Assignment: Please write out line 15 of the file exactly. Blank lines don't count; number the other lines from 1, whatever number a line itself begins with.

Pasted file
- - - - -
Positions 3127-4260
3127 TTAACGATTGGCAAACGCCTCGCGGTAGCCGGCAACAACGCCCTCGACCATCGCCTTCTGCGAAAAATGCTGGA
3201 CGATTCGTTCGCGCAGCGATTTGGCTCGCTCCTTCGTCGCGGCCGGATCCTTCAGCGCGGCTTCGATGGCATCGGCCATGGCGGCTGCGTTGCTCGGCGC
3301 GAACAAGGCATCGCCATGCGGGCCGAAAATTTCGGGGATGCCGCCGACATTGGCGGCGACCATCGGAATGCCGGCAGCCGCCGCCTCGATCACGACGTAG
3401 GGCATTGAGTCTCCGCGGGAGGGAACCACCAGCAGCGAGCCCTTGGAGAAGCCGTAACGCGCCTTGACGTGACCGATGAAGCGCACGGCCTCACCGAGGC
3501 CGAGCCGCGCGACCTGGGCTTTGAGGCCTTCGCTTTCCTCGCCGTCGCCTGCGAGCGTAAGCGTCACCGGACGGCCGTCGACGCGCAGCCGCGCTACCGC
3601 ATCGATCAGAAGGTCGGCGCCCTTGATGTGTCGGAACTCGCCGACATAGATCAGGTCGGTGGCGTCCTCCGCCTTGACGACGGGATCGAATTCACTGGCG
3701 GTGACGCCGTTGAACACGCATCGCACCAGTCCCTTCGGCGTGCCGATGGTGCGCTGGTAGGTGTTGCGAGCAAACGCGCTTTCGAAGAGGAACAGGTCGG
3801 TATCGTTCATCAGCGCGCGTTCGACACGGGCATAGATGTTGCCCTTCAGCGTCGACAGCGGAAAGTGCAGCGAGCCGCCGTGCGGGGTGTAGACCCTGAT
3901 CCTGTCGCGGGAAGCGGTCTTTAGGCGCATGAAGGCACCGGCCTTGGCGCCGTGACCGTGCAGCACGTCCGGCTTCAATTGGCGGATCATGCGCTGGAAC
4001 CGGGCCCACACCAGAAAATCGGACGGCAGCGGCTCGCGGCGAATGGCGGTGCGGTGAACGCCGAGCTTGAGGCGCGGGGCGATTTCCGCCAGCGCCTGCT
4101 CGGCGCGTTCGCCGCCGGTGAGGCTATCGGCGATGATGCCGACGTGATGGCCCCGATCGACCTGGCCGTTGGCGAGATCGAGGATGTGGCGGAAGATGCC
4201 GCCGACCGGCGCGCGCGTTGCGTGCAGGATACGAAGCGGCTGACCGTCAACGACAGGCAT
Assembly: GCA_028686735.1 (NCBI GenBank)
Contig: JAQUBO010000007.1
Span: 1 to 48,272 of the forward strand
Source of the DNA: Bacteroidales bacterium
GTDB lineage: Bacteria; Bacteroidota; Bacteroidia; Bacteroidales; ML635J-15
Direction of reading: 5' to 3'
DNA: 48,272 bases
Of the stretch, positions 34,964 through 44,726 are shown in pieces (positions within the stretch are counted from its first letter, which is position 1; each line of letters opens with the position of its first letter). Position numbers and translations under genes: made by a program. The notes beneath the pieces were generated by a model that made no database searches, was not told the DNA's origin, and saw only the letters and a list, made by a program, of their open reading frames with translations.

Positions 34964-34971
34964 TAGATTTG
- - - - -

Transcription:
Contig: JAQUBO010000007.1